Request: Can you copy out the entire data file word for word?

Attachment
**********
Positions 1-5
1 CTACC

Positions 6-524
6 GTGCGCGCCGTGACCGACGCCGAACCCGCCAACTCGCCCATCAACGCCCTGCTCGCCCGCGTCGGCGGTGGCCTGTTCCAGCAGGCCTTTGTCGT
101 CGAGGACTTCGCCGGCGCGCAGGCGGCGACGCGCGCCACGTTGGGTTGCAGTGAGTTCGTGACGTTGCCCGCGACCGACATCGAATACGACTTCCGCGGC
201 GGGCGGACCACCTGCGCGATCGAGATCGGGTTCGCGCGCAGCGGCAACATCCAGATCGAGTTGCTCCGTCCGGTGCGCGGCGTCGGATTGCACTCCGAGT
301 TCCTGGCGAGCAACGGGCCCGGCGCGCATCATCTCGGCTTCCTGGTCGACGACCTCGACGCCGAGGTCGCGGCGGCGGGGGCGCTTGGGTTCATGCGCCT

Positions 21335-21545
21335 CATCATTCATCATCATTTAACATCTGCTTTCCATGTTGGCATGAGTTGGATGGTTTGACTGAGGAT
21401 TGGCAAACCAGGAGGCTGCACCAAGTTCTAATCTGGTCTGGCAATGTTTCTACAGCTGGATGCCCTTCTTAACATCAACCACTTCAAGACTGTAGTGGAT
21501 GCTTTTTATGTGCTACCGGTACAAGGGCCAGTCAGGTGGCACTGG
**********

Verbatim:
Positions 1-5
1 CTACC

Positions 6-524
6 GTGCGCGCCGTGACCGACGCCGAACCCGCCAACTCGCCCATCAACGCCCTGCTCGCCCGCGTCGGCGGTGGCCTGTTCCAGCAGGCCTTTGTCGT
101 CGAGGACTTCGCCGGCGCGCAGGCGGCGACGCGCGCCACGTTGGGTTGCAGTGAGTTCGTGACGTTGCCCGCGACCGACATCGAATACGACTTCCGCGGC
201 GGGCGGACCACCTGCGCGATCGAGATCGGGTTCGCGCGCAGCGGCAACATCCAGATCGAGTTGCTCCGTCCGGTGCGCGGCGTCGGATTGCACTCCGAGT
301 TCCTGGCGAGCAACGGGCCCGGCGCGCATCATCTCGGCTTCCTGGTCGACGACCTCGACGCCGAGGTCGCGGCGGCGGGGGCGCTTGGGTTCATGCGCCT

Positions 21335-21545
21335 CATCATTCATCATCATTTAACATCTGCTTTCCATGTTGGCATGAGTTGGATGGTTTGACTGAGGAT
21401 TGGCAAACCAGGAGGCTGCACCAAGTTCTAATCTGGTCTGGCAATGTTTCTACAGCTGGATGCCCTTCTTAACATCAACCACTTCAAGACTGTAGTGGAT
21501 GCTTTTTATGTGCTACCGGTACAAGGGCCAGTCAGGTGGCACTGG